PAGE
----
Thursday, November 17, 2011

October Snow—Oh NO!

October Snow—Oh NO!      November 2nd
            “Welcome to Little House on the Prairie,” I greeted my son when he came home.           
“No it’s worse,” he said. “They had either a smaller room to heat or fireplaces in each room.”
It was Tuesday—the fourth day after the snowstorm—day five without electricity and heat.
The power had gone off at 4:30 pm on October 29th. We had been warned on radio and TV by weather gurus and public utility reps that an early snowstorm could bring down trees with the extra weight landing on the colorful–not yet fallen leaves.
            Sure, a snowstorm, I thought. How bad can it be? The ground’s still warm; it won’t stick. Predicting doom and gloom helps the ratings.
            But I was wrong—they were right.
            So, during a lull in the storm, while I was shoveling the wet, heavy snow, we lost power. As the dull daylight got even dimmer, I lit candles—half a dozen on the dining room table framed by an aluminum tray for reflection, two in wall sconces, two over the mantle, several over the kitchen sink, and one in the bathroom. To say I’m fond of candles is, of course, an understatement.
            “It’ll get cold in here when the temperature drops outside,” my husband warned.
            “Why?” I asked. “Isn’t the pilot light on the gas burner still lit?”
            “Yes. But the mechanism that tells it to turn on is electric.”
 So we sent our son to the garage to retrieve wood for the fireplace. Luckily we had scarcely used the half cord my brother-in-law had gifted us several years ago, having lit fires only for our annual Christmas Caroling party and on Christmas Day itself.
My husband declared he’d make dinner by memory—and by 3-candlelight.

During dinner the lights across the street went back on. No problems for them; they’d have light, heat, phone service, computers and TVs. I washed dishes by candlelight, grateful that we at least had hot water. I knew in other parts of the state, no electricity means water can not be pumped.

The next few days, when I awoke, the temperature was 51o. I felt like a pioneer—at least, I thought a great deal about those who had settled in New Jersey before there was central heating and electricity. When I worked in the school system we took our 2nd graders to visit the Lenni Lenape area of Waterloo Village each fall.  In winter the Lenape community lived in long houses—sleeping, bundled in furs, on bunk-like platforms within the perimeter of the lodge. We were told it became quite warm with the central fire and all the people there.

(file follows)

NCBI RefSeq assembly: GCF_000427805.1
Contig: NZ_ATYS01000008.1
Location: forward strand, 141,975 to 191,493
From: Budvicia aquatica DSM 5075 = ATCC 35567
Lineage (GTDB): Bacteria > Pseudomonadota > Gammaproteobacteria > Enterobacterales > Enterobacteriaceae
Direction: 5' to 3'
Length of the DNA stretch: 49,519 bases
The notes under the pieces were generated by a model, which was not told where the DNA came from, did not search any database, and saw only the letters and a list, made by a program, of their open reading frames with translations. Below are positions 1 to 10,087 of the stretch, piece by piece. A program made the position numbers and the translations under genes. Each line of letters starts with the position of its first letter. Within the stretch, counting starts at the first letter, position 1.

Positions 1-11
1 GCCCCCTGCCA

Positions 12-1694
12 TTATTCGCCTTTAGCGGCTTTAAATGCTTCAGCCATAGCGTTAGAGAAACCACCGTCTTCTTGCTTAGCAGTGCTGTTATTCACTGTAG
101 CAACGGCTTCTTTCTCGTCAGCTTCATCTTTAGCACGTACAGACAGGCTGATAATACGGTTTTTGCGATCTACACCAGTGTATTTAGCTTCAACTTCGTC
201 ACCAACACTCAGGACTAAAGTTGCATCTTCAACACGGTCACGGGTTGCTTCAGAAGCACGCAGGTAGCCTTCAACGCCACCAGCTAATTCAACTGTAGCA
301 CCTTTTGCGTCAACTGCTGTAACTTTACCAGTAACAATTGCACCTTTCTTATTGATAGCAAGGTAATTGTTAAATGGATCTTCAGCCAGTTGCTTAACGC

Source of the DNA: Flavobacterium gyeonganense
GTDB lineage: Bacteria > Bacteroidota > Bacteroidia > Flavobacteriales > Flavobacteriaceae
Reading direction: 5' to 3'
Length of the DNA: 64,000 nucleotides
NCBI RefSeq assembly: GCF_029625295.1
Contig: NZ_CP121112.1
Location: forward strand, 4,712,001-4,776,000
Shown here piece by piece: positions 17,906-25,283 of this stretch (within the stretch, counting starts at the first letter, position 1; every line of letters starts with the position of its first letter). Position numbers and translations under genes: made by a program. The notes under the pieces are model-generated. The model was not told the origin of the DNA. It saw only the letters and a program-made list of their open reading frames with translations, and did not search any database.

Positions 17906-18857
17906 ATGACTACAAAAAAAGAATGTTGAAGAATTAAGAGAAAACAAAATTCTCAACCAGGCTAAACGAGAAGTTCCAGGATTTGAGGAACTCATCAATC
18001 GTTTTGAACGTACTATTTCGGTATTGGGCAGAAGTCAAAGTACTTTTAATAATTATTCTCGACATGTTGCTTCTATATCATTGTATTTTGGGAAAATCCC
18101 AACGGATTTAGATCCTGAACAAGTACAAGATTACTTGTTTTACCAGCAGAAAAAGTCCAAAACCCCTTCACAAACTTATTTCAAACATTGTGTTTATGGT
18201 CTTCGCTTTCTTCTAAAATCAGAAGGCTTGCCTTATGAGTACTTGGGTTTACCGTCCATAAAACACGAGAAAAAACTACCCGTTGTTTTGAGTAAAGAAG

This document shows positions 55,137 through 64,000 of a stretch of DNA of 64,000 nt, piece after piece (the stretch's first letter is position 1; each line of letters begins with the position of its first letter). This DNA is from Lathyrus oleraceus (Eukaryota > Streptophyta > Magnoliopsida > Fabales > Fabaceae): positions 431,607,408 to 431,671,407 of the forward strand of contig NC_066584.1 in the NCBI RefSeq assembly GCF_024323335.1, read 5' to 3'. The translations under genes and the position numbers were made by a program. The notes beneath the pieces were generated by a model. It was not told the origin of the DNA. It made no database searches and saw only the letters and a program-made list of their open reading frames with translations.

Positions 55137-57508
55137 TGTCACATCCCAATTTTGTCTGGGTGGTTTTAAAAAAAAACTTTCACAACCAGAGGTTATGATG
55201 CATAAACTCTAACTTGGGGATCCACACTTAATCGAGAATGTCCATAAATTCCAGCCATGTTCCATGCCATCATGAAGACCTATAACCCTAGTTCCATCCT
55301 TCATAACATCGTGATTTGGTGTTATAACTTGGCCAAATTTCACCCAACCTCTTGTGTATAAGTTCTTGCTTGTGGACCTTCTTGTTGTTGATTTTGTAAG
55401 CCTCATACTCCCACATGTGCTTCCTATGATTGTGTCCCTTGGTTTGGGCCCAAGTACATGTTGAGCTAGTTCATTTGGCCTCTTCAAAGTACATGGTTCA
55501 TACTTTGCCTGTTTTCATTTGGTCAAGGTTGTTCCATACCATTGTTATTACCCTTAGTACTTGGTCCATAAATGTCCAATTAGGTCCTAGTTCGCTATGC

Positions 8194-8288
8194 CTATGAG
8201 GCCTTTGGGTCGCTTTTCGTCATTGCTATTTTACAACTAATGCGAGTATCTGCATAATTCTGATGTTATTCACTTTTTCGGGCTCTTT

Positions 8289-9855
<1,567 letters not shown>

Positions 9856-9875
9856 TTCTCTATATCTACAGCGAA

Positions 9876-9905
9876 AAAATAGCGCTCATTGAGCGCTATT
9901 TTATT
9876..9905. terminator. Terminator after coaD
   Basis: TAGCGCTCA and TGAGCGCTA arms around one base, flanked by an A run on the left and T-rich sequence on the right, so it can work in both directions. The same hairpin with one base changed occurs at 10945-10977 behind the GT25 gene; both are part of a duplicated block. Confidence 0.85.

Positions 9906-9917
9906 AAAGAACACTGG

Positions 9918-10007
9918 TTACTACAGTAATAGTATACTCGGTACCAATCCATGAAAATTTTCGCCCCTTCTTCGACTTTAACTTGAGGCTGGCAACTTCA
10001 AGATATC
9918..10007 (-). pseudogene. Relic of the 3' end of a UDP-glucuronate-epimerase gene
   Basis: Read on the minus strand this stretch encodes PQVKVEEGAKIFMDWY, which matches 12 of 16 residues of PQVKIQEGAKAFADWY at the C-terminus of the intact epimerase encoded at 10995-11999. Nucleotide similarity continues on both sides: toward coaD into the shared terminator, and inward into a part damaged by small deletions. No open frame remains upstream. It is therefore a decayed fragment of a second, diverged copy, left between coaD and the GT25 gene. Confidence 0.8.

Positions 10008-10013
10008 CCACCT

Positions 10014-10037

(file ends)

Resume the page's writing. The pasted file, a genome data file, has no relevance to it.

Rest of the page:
Seeing the long house each year, all I could think of was how cold it must have been to trudge out into the snow whenever nature called. I found myself wondering the same thing when my husband and I visited Clifton’s historic Hamilton House a few weeks ago. Out houses must have been frigid in winter.
This morning, trying to heat up some bread on top of our thank-goodness-not-electric stove, I was reminded of that historic Hamilton House. Living then and there, I’d have had to add wood and stir up the fire in the huge kitchen fireplace and pump water by hand to make my morning tea. Today I only needed a match to light the stove. However, Hamilton House had one device I could have used—the iron platform that held two slices o bread upright. You placed it on the floor in front of the open fire and, when one side was browned, you pushed a knob on it with your toe so the other side of the bread faced the fire. You stirred the bread by toe—a toe-stir. Today I was quite unable to brown my toast evenly on the gas stove.
My son had worked on his computer last night until the battery ran out. Of course the Internet was down. So today he had left early to spend the day at Starbucks and with a power-ful friend.  The PSE&G spokesperson said—via battery-powered radio—that some customers would not have electricity until Wednesday or Thursday. I gathered more wood from the garage.
At one historic house I had learned that the 2nd most common cause of death among colonial women—after childbirth—was death by fire, when their long woolen dresses caught a spark from their walk-in fireplaces. I also thought of the stories of Lincoln reading by firelight. Well, I can’t do that, not even with my half-dozen candles.  But Lincoln’s eyes at the time were younger than mine now.
So I sit, wrapped in a blanket, watching the dancing flames, while my husband, in another blanket sits nearby on the couch. We have become so dependent on conveniences that there is little else to do once the sun goes down but go to bed.